Militarily, the capture of Severodonetsk is a direct threat to encircle Lysychansk. Control of Severodonetsk and the surrounding villages means encircling Lysychansk from the northeast, while the Center group of troops under Colonel General Alexander Lapin is advancing on the last major city of the Luhansk Region from the south.

This is in fact confirmed by the General Staff of the AFU, which reported in its June 26 report on the enemy's attack on Lysychansk from the south. “In the Donetsk direction, the enemy, supported by artillery, is attempting to blockade the town of Lysychansk from the south,” says a report from the AFU General Staff.

Without delay, units of the Russian Armed Forces and LPR People's Militia attacked Lysychansk in five directions on the night of June 27. Since even the Ukrainian media referred to Lysychansk as “the last fortress of Luhansk Region,” the fall of this city would be very symbolic. According to open sources, there are between 5,000 and 9,000 Ukrainian soldiers, fighters from nationalist battalions and foreign mercenaries in Lysychansk. As for the civilians, according to Vitaly Shibiko, head of the military administration of Lysychansk, there are about 12,000 of the city's nearly 100,000-strong population, and most of them refuse to evacuate. Moreover, as reported by journalists from the French television channel France 2, the residents of Lysychansk accused the Ukrainian Armed Forces of shelling on camera and added that they were waiting for the Russians as liberators. It was obvious that the employees of France 2 were shocked by what they heard from the remaining residents of Lysychansk.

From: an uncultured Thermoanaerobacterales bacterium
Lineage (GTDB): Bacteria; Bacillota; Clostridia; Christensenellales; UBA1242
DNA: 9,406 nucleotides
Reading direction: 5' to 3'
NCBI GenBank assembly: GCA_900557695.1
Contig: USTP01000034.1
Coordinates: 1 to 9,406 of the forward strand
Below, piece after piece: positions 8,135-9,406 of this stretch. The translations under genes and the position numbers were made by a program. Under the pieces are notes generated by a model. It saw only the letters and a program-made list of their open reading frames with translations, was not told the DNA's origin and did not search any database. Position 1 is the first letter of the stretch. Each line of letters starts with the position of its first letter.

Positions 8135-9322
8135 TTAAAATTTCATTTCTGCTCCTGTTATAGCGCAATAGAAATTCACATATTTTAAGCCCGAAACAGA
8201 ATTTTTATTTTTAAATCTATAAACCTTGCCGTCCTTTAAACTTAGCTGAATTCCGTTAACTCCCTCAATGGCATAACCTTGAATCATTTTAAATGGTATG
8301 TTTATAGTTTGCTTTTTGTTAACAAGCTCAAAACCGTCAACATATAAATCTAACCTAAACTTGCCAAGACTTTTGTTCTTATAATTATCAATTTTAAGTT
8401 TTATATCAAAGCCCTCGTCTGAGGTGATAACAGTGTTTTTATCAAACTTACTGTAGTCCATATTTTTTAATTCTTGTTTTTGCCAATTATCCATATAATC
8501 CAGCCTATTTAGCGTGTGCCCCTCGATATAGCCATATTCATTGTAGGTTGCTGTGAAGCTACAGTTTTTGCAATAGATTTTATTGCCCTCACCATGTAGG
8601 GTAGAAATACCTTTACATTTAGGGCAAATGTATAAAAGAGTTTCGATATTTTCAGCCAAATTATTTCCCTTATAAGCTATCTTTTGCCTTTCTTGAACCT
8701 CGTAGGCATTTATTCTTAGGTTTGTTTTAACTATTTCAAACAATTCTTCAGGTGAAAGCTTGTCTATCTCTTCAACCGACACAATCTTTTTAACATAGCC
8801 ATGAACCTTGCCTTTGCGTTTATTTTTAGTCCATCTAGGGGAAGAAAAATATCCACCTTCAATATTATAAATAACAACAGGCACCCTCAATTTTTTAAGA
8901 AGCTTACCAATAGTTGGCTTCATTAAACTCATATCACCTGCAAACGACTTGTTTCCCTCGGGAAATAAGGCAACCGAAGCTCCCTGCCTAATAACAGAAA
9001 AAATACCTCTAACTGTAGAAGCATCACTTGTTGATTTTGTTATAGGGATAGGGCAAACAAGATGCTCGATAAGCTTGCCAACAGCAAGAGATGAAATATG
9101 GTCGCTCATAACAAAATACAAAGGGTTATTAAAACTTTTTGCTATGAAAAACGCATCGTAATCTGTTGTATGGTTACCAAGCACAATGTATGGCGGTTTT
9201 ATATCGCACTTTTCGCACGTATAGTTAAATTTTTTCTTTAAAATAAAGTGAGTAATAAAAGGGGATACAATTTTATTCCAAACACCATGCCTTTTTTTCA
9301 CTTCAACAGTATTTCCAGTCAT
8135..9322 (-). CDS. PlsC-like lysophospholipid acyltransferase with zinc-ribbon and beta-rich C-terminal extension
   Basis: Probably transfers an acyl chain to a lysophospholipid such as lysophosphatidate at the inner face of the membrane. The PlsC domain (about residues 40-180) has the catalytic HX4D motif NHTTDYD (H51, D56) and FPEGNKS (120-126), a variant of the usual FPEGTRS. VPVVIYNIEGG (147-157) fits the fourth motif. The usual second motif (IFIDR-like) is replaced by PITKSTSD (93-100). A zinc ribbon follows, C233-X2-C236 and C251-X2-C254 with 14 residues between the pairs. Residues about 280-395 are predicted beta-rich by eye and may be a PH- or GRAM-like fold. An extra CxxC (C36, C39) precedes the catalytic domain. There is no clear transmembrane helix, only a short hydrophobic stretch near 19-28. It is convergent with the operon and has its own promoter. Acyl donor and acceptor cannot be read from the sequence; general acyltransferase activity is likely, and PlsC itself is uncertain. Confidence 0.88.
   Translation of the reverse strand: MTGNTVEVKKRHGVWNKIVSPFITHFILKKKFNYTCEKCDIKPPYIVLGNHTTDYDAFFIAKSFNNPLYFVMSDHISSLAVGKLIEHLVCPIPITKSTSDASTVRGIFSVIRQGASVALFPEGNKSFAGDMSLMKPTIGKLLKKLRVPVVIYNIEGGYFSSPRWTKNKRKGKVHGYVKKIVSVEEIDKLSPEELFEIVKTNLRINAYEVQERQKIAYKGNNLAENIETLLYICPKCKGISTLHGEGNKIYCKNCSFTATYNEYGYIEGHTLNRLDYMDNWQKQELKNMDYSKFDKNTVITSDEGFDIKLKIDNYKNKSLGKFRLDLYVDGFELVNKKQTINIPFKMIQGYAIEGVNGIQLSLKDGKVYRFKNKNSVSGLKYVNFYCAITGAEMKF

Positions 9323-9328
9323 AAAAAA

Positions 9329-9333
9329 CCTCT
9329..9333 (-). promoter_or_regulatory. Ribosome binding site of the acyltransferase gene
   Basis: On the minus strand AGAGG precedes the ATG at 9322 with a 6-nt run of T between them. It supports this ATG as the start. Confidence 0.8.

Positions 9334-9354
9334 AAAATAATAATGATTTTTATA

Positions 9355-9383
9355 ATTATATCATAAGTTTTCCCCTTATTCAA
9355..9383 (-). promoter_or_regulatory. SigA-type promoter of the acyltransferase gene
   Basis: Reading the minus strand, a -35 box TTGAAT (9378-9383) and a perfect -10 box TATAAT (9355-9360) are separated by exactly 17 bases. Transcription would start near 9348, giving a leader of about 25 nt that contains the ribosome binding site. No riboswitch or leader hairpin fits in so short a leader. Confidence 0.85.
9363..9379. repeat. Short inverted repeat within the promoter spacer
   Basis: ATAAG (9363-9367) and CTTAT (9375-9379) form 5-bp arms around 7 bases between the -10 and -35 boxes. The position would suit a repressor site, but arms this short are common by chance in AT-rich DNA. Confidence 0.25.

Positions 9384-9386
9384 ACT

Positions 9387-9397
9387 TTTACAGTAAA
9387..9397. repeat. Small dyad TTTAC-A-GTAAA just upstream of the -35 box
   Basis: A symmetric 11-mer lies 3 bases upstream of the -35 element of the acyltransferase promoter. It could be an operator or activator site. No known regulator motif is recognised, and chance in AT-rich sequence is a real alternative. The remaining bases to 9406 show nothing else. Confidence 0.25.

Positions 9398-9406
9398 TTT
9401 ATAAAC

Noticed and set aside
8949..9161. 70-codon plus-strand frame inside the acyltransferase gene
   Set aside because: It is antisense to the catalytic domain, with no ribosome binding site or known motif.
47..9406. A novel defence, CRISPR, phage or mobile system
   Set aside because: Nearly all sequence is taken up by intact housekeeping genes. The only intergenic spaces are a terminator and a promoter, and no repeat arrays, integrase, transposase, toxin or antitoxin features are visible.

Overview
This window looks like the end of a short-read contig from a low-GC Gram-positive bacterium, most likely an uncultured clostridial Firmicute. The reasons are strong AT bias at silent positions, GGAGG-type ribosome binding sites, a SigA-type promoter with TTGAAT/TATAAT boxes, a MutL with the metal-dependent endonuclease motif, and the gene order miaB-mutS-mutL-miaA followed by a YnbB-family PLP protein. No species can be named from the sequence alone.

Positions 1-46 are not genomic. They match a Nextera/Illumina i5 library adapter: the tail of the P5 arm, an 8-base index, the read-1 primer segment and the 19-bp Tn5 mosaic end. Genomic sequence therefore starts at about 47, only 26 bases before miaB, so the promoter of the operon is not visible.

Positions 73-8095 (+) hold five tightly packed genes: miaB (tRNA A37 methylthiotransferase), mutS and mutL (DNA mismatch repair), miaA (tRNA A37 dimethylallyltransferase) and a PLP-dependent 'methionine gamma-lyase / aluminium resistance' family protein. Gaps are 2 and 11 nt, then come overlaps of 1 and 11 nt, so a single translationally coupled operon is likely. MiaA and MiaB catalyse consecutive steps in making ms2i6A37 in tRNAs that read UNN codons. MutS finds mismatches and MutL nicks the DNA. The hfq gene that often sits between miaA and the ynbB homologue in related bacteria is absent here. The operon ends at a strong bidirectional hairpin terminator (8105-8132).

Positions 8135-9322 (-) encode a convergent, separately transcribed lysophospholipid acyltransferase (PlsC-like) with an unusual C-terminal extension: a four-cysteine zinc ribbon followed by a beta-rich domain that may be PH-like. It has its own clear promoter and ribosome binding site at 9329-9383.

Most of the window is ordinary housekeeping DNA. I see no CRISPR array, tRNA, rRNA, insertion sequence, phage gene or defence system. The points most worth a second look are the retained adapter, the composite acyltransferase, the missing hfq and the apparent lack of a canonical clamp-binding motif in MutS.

After Severodonetsk was taken, according to the information from the Ukranian sources, Lysychansk was in an operational encirclement, which means that the enemy was blockaded in a particular settlement, the main supply routes were cut off, but there was still the possibility of “back-pedal.” In contrast to a tactical encirclement, a tactical encirclement means that the enemy is completely blocked, as the Germans led by Paulus at Stalingrad. That is, all possible escape routes are either blocked or under heavy fire.

By today, the important Bakhmut - Lysychansk (Artemovsk - Lysychansk) highway has not been passable for several days, because it is under heavy fire from the Russian Armed Forces and LPR armed units. On June 26, LPR armed units entered the industrial zone of Lysychansk from the southern side. This information is confirmed by military correspondents. Komsomolskaya Pravda war correspondent Aleksandr Kots reported in his Telegram channel that “enemy positions at the Lysychansk gelatin factory are identified using copters and covered with artillery.” Semyon Pegov (Wargonzo) posted a video from Nikolaevka which is east of Lysychansk, which is occupied by LPR forces. Pegov explained that Nikolaevka “is of strategic importance for fire control over the Seversk - Lisichansk highway.”

Zelensky’s Tale

The story of Severodonetsk/Lysychansk is important because it directly affects the internal dynamics within the Ukrainian government and the AFU command. From this point of view, the capture of Severodonetsk is a very symbolic event. The symbolism lies in the fact that Severodonetsk has been the administrative capital of Luhansk Region since 2014. To be more precise, the part of Luhansk Region that remained under the control of official Kiev, as opposed to the unrecognized Luhansk People's Republic that controlled Luhansk.